The company that manages our electrical service called our parish one day. The agent said the company would do a free energy audit. The audit would produce a report detailing the ways we could save energy and lower our bill. The company also offered us energy-saving light bulbs, free.
We’ve been audited many times. Every three to five years diocesan auditors visit for two or three days to review the parish finances to make sure everything adds up. We’ve been through compliance audits for ethical ministry with children, youth, and vulnerable adults. We’ve had rain, runoff, and wastewater audits. One time, everyone who served at the parish did a time audit. We looked at our daily activities to better understand our priorities and effectiveness in ministry.
An audit is an examination of conscience or review of life. Time is set aside for reflection on a specific area of living. Deep analysis, reflection, and evaluation can bring new insight. In the end, we can accentuate the positives and hopefully address the negatives. A goal is attitudinal and/or behavioral change for the better.
Audits or examinations of conscience are regular parts of Catholic life. So why not a racism audit? Would you or your church community do a racism audit every few years? How do you think you’d do? Right away you might feel defensive and set up obstacles to such a review with statements like: “We’ve done this,” “I’m not racist,” “It’s not a problem here,” “That’s politics,” “The Church apologized for that long ago,” and more.
I respectfully wave off all obstacle-creating excuses. For an audit to measure an organization’s tolerance for and acceptance of diversity and inclusion, two areas of inquiry are required: individual, and organizational. The audit focuses on the individual or personal because an institution is the sum of its parts, and it also focuses on the organization, because structures and systems—like people—hold and transmit beliefs and values.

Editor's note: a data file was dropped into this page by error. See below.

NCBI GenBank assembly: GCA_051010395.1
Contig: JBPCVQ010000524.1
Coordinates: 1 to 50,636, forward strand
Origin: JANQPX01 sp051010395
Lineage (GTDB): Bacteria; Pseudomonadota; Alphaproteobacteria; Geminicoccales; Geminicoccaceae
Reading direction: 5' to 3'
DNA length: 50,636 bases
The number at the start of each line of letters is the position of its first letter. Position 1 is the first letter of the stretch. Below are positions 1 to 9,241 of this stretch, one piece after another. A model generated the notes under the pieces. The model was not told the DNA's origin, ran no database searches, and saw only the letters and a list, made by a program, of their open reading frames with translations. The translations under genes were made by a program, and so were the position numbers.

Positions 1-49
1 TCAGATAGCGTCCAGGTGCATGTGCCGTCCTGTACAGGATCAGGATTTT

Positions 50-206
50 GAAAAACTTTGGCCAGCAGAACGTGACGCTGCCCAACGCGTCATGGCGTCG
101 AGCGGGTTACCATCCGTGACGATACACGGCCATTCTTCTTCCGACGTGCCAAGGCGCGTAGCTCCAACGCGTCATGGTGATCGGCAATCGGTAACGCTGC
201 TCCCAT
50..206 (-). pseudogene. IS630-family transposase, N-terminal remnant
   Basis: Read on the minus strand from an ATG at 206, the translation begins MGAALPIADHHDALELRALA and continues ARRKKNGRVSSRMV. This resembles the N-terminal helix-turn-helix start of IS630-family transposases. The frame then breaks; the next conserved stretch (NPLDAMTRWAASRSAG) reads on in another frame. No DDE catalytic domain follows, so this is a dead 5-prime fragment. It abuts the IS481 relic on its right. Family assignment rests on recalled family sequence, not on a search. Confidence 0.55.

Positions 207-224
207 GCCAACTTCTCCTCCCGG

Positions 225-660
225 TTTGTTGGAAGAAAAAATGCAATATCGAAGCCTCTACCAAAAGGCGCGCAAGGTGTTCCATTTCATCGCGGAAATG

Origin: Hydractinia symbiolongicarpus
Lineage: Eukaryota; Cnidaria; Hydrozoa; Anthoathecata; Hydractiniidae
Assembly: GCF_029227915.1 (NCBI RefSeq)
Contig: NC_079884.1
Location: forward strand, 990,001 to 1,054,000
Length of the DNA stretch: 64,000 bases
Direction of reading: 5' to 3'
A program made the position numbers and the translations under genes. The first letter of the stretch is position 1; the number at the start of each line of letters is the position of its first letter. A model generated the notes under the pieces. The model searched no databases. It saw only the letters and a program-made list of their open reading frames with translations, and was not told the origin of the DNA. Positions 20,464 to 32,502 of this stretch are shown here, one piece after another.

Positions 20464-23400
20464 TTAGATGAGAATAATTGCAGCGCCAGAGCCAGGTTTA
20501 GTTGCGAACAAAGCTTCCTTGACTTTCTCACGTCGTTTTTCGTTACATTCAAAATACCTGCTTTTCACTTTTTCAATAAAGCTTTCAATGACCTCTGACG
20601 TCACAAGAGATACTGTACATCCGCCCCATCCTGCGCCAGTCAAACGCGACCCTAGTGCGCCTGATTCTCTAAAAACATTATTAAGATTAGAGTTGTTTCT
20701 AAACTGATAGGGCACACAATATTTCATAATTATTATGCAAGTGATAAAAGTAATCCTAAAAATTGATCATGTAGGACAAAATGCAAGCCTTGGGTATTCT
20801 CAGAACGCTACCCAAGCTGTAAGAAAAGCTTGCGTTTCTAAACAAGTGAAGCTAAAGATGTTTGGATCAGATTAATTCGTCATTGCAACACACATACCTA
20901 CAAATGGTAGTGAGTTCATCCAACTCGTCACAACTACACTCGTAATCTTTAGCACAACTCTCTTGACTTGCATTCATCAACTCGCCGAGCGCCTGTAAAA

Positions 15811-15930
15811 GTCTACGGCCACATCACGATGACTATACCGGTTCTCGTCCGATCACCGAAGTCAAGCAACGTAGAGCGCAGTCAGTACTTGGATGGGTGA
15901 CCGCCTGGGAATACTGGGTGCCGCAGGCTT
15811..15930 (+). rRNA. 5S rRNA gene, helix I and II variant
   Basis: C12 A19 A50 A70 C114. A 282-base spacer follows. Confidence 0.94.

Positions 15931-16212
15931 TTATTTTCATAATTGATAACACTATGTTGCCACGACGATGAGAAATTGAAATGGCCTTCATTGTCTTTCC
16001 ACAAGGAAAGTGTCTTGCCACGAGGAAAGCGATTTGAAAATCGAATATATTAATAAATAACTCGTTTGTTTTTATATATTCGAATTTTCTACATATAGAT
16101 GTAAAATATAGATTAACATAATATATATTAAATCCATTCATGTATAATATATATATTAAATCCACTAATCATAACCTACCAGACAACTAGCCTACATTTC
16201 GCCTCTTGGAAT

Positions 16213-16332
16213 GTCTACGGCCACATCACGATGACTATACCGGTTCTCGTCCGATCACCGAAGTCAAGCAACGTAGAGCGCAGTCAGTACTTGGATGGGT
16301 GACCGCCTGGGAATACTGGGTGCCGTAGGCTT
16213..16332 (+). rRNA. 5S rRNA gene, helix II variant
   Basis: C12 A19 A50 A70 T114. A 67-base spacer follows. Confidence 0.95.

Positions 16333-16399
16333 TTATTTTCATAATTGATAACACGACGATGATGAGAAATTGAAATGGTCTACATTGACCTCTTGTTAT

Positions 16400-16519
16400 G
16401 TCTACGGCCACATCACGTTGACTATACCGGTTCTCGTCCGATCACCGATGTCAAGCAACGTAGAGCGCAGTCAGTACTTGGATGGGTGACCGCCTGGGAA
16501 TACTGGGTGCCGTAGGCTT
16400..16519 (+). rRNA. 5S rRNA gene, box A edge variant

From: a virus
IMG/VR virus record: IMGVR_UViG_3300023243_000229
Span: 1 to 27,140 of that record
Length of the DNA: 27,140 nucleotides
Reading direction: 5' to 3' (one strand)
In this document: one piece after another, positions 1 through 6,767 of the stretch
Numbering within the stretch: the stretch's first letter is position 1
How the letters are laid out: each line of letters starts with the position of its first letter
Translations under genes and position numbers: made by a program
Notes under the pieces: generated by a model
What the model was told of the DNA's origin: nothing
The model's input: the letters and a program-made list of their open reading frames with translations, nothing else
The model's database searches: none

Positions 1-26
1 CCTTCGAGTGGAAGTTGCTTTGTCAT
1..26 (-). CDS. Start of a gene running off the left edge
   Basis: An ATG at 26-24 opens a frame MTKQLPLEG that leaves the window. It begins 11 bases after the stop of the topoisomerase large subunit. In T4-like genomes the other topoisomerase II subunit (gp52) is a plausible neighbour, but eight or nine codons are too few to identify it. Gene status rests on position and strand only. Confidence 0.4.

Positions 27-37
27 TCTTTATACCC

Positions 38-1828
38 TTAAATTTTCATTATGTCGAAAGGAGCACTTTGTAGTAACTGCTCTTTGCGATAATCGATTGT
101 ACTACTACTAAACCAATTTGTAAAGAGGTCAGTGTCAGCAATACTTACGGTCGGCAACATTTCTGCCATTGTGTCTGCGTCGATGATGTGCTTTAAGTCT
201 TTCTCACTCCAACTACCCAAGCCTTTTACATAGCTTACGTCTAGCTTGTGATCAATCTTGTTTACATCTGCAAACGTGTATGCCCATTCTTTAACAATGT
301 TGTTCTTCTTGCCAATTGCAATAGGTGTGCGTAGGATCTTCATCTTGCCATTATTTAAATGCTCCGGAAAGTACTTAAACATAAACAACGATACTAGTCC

Employing the audit does not reveal if a person is or is not racist. You don’t pass or fail an audit result. The goal is to measure inclusion, that is, the levels of inclusivity at work in a person or organization. Inclusion can be measured in a number of areas: values and attitudes, skills and abilities, occupation, and personal features or personality.
A level of bias, inclusivity, and/or exclusivity is at work in all of us whether we are aware of it or not. Bias is often unconscious or automatic. Our willingness to examine our own possible biases is an important step in understanding the roots of stereotypes and prejudice in our Church and in society.
How might the Church change if dioceses and parishes—like many corporations and businesses—hired inclusion officers to perform regular audits of parishes and ministries? Racism, prejudice, and bias in our country aren’t going away. Maybe we should add one more audit to the annual list.